More generally, I think that there was a problem with trying to strip an entry of my own voice entirely, in that it then lacks any coherent voice to hold it together. If I want to sound like not-me, I should have created an entire non-me persona to hold it together. I failed to do this, which likely explains a lot of the specific complaints people made. For instance, someone pointed out that it wasn't clear where my persona stood w/r/t libertarianism, anarchism, and liberalism. That complaint reflects a difficulty in my method: I stole the basics of the pro-euthanasia argument from my more anarchist friends, but I built those basics out in a way that is more appealing to me, a person sitting on the fence between anarchism and socialism (though I don't think the two are nearly as incompatible as most people think, and the anarchist friend of mine I know best would likely agree). And for an argument against the sanctity of life I stole and inverted an argument from some pro-life Catholics who were trying to convince conservative Catholics that pro-life theology entails more than anti-abortion and anti-euthanasia politics. What I didn't do is try to work out how this corresponded with the general persona I was(n't) constructing. So it's true that I didn't think through a persona who would hold these views, and as a result the presentation was likely sloppy. Of course, it's also possible that I'd have failed anyway; if the last Turing Test is any indication, the atheists at Unequally Yoked are not bad at all at sorting the real from the fake. It's hard to see how they might be so good based on last year's individual comments, which seem to me to have very faulty methods. But they did well, so either a) my skepticism in their methods might be misplaced, or b) the things that they say influence their decisions are post-hoc rationalizations of pre-conscious criteria which are very accurate, or c) the voters who commented do not accurately represent all voters, or d) a combination of a, b, and c, or e) something I haven't thought of yet.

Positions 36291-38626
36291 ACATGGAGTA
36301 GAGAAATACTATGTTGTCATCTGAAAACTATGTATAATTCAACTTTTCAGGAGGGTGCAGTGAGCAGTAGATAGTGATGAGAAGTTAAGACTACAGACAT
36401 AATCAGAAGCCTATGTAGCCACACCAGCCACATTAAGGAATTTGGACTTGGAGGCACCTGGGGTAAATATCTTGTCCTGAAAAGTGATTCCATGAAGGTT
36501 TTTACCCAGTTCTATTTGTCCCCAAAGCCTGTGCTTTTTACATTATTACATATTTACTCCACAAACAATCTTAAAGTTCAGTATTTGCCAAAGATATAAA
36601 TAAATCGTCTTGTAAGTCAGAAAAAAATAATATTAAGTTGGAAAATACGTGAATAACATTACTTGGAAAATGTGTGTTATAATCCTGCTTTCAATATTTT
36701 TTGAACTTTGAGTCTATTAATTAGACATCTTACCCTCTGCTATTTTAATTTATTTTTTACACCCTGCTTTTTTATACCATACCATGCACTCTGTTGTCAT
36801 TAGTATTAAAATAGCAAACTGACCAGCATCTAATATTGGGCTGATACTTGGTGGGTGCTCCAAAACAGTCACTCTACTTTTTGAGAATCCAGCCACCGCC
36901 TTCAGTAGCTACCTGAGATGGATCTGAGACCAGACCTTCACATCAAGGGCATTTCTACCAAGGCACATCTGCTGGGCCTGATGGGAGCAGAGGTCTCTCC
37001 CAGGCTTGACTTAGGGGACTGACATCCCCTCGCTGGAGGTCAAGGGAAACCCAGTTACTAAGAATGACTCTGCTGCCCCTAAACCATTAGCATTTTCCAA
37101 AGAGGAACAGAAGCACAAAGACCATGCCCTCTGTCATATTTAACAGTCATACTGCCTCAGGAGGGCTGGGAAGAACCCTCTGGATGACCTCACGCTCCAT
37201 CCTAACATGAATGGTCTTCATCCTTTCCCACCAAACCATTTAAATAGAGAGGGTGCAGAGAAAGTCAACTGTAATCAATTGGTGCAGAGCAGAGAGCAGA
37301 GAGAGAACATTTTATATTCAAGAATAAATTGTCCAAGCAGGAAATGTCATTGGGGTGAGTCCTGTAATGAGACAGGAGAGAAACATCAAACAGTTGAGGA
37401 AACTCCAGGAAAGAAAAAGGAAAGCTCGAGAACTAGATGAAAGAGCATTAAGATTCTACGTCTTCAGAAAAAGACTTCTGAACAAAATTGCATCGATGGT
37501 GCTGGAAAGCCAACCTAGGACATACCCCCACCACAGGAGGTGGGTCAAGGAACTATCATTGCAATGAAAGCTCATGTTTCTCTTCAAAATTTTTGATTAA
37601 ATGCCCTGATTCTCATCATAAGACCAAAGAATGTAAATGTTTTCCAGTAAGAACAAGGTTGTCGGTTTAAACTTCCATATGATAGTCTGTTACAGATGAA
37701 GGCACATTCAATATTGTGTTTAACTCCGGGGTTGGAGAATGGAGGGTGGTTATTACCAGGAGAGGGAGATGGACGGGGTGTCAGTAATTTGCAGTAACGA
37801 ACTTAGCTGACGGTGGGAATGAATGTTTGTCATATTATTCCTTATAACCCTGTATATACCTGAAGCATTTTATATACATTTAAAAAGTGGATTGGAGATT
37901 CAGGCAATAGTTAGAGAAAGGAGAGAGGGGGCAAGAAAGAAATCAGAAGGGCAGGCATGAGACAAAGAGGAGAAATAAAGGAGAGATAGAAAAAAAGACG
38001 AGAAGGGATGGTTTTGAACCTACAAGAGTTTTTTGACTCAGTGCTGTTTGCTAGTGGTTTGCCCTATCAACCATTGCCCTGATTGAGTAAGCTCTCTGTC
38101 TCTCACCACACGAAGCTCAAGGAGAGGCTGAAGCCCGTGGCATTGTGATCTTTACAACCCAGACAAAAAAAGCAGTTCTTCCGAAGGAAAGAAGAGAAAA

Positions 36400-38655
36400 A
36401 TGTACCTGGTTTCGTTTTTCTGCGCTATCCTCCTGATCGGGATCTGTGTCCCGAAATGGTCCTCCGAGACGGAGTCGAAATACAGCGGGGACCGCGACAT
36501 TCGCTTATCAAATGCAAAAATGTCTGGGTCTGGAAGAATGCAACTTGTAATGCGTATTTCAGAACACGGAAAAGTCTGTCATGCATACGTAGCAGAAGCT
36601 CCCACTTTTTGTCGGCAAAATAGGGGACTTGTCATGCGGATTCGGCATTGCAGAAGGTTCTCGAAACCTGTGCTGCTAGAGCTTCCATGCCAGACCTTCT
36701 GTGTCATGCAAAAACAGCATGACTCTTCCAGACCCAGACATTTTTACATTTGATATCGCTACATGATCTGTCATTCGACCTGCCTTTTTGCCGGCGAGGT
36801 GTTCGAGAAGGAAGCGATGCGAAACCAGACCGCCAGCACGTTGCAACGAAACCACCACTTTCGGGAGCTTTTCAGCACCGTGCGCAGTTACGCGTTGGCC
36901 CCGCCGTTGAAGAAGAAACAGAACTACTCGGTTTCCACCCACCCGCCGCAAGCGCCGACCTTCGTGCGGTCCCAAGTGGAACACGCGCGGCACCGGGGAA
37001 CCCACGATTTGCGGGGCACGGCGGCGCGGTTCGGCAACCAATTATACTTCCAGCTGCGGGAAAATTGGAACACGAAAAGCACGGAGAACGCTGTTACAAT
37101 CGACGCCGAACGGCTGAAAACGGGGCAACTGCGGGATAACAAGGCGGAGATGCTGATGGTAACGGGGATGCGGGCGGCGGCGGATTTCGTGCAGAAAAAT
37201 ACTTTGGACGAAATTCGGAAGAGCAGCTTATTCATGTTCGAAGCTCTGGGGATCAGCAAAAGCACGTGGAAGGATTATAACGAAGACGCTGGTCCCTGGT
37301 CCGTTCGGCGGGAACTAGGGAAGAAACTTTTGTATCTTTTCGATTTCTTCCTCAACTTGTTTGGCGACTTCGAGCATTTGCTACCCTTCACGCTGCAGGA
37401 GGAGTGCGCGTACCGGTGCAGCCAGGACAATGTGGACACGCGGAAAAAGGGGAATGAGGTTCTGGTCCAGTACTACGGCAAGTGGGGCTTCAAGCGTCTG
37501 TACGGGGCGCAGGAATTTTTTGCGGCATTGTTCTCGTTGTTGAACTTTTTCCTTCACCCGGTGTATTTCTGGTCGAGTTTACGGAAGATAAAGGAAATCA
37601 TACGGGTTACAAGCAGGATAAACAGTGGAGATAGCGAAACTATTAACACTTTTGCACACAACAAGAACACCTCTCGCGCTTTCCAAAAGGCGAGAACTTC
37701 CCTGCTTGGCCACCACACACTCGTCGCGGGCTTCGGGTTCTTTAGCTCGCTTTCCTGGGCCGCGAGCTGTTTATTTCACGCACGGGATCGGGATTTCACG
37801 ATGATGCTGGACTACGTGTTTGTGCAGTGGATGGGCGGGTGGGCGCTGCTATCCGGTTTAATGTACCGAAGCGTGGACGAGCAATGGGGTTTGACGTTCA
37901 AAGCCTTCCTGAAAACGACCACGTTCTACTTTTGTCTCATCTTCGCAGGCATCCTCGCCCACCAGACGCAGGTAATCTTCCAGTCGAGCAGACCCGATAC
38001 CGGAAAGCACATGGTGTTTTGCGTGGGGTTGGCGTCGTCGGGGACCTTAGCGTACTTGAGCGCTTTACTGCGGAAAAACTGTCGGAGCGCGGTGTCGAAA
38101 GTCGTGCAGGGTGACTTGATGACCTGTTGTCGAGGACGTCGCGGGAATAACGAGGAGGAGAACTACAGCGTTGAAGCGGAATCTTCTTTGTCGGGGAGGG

This being said, I'm open to the possibility that I did a bad job at the Turing Test above and beyond making a poor choice regarding the piece's voice. I remember wishing I had a proof-reader before I submitted the entries, since I'd fussed with them for so long that I was no longer able to see whether they said what I wanted them to say. There are a couple of places where having a proof-reader would really have helped, I think, since particular passages are bivalent in ways I hadn't anticipated.

No comments:

Blog Widget by LinkWithin